When your skeleton can’t move out of a position then the muscle that’s causing it to be stuck there, is chronically contracting (tense) or is chronically flaccid (weak) and not strong enough to move your skeleton between spectrums of movement. That’s where the hard work comes in of reprogramming muscle function to change your posture (skeletal positioning) and allow your body the freedom to move in a multitude of directions- to handle the multiple forces acting upon it.

A lot goes in to restoring balance amongst the musculoskeletal system. First, you have to learn basic structural functions like tilts, shifts, and rotations, as well as extensions and flexions. Then, you need to learn how those functions apply to the parts of your body, like your pelvis, spine, ribcage, and limbs. Finally, depending where your skeleton is stuck we work to move it in the opposite direction. Creating enough tension in another muscle to release the tension in the muscle forcing your skeletal misalignment, or learning to contract a muscle more effectively that’s weak or dormant, causing your skeleton to shift because it doesn’t have enough support from that muscle. All of this sounds simple, and it mostly is, but it’s not easy. Think about your current ailment (that you’re aware of) and how long you’ve been dealing with it. That has become your new “normal” and your brain has been conditioned to accept this as how things are going to be, even though it might be detrimental to your body and long term wellbeing.

Let’s face it, a misaligned skeleton caused by poor functioning muscles will cause aches and pains that can be sharp and debilitating or gradually cause more problems over time. And this causes stress to your body because it’s not able to achieve homeostasis. So your physical posture not only looks bad, but you start to feel bad and the wear and tear on your physiological wellbeing from the subconscious stress being induced isn’t good for your long term health. So actually, exercising for the sake of exercising might not be what your body needs to actually be healthy.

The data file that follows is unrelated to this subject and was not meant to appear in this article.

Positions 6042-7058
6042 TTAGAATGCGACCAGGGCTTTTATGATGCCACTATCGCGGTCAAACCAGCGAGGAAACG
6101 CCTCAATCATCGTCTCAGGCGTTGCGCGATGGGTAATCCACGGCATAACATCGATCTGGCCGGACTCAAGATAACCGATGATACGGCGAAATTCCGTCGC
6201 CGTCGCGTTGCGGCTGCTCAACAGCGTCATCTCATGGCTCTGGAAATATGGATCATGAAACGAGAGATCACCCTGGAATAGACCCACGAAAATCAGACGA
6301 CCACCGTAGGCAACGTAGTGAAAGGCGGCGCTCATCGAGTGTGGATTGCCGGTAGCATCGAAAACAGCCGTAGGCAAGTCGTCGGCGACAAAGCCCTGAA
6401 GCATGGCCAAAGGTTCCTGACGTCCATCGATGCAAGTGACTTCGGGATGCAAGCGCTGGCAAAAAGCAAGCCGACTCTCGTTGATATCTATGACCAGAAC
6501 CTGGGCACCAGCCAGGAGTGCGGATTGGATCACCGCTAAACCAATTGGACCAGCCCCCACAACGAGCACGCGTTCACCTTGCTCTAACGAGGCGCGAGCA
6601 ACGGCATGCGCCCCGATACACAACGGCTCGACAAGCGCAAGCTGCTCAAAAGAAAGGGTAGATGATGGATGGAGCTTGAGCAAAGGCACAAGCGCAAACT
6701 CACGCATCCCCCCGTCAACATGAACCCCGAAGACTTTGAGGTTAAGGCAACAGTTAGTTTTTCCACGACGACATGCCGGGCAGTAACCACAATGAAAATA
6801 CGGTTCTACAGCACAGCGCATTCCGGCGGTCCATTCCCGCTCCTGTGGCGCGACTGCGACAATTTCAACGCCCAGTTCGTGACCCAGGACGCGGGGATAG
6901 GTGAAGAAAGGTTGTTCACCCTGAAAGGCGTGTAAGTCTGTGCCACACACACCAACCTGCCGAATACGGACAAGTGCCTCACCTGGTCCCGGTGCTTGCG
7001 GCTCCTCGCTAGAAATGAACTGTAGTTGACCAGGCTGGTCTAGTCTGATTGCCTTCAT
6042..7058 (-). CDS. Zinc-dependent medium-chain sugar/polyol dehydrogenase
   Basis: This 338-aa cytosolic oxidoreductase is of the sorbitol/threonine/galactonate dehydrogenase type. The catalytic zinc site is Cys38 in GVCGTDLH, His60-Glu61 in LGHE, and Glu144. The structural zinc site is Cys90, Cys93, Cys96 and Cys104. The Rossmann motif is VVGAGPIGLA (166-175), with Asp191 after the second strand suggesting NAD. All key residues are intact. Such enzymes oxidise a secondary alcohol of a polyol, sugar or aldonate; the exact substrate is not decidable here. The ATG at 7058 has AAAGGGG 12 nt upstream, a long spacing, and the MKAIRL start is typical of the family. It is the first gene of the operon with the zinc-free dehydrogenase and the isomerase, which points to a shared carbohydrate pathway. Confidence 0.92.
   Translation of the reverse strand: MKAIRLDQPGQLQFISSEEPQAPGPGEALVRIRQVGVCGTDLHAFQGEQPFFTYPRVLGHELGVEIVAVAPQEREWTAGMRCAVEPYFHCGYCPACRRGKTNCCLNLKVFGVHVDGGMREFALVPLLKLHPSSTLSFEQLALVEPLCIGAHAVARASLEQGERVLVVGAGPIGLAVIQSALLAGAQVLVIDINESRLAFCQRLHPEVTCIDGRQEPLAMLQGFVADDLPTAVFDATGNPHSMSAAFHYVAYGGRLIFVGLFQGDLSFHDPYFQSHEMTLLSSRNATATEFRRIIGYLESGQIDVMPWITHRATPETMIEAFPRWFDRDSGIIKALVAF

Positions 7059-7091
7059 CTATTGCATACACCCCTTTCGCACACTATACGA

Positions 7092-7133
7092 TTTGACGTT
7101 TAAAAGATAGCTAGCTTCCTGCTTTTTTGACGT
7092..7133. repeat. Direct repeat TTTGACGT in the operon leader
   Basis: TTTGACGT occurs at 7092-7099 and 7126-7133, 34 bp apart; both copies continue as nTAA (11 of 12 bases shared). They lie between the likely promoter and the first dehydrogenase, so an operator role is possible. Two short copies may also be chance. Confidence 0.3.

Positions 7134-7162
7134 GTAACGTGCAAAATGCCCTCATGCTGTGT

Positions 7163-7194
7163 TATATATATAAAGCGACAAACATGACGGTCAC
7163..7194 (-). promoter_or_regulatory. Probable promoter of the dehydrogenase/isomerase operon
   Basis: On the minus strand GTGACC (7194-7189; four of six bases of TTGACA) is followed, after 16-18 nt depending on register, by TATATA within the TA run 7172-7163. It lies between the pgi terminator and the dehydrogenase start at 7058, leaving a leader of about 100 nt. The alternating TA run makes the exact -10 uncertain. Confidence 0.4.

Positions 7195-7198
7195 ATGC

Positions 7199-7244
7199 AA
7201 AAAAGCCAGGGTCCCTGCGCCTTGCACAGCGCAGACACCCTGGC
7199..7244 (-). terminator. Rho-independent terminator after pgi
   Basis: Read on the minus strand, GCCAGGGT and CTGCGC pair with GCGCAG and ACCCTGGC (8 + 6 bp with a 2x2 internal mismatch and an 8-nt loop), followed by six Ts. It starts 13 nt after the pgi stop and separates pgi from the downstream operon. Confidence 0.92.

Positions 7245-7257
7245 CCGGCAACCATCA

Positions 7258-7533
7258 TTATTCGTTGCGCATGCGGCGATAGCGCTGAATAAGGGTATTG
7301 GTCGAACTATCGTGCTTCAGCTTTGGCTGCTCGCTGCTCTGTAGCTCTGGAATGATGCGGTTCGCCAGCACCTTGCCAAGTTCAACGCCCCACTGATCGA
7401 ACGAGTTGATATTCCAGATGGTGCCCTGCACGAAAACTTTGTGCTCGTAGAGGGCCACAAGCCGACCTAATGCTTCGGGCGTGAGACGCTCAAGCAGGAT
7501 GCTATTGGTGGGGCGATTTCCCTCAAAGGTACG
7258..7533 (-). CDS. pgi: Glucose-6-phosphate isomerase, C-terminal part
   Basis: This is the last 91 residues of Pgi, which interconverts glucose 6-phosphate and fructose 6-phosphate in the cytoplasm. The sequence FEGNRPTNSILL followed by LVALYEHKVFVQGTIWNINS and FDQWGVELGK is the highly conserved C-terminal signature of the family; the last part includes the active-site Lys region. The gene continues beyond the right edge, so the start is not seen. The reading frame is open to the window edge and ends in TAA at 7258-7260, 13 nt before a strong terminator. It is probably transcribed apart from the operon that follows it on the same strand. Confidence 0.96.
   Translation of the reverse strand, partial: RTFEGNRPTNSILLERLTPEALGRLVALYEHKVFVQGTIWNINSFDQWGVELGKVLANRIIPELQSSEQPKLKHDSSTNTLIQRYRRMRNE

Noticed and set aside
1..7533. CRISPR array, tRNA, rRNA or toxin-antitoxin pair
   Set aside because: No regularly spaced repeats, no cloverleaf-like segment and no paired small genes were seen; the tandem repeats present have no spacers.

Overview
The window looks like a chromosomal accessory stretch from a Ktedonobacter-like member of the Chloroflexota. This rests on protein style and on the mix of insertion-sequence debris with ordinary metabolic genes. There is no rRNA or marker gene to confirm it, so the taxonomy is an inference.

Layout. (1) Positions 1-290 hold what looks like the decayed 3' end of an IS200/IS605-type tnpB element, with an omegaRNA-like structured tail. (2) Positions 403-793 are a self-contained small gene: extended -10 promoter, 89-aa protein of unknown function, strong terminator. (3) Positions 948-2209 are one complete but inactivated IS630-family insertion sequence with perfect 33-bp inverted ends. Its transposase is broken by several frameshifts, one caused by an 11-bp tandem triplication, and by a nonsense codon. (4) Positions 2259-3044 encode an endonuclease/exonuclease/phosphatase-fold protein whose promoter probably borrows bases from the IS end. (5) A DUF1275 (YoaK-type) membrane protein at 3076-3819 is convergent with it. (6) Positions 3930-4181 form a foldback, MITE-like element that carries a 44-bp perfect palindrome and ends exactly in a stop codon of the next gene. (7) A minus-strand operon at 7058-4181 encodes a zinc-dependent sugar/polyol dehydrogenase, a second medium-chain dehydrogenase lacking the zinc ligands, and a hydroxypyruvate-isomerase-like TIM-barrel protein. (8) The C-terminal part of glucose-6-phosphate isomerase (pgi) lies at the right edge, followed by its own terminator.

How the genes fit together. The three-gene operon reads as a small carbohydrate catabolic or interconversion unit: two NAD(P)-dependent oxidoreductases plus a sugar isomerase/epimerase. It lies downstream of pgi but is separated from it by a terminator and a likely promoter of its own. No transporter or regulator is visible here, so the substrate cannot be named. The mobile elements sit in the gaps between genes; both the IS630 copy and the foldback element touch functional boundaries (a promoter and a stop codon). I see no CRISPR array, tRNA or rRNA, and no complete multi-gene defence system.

Think about it, if your misaligned, which most of us are- us included- every time you move, whether you’re walking a few feet from your car to the store or your vigorously working out, your muscles are not working properly and you’re just reinforcing the same shoddy mechanics that are already hindering you. So if you’re 20 and have a structural dysfunction and you don’t do anything to resolve it, then 20 more years of improper workouts and general movement and you’re 40… and you feel 40, or 60. That’s called expediting the aging process. But if you decide to spend some time on fully rehabbing old injuries, fixing dysfunctions that popped up from bad habits or maybe you were born with, then you start to move better, and better movement supports better posture in your skeleton, and better aligned skeleton doesn’t cause pain, which doesn’t cause stress to your innate wellbeing.

So if you want to function, well, into your late life, then it starts now, no matter your age. All the damage, self inflicted or just by chance, can be undone (overtime) and you can live a pain free life! This isn’t just a personal training studio, this is biomechanics training that revolves around human function- so you can actually learn exercises that transfer to your life outside of the gym.

For more information about the function of your anatomy (shifts, tilts, rotations, etc.) check back for our next blog, covering the details on why these are key to unlocking your movement potential and how to actually perform them!

Physical Fitness

If physical fitness only means big muscles and a 6 pack to you then you’ll likely encounter other detriments to your health over time. Fitness has more to do with your ability to function and perform in any given scenario without suffering from aches and pains- during and after.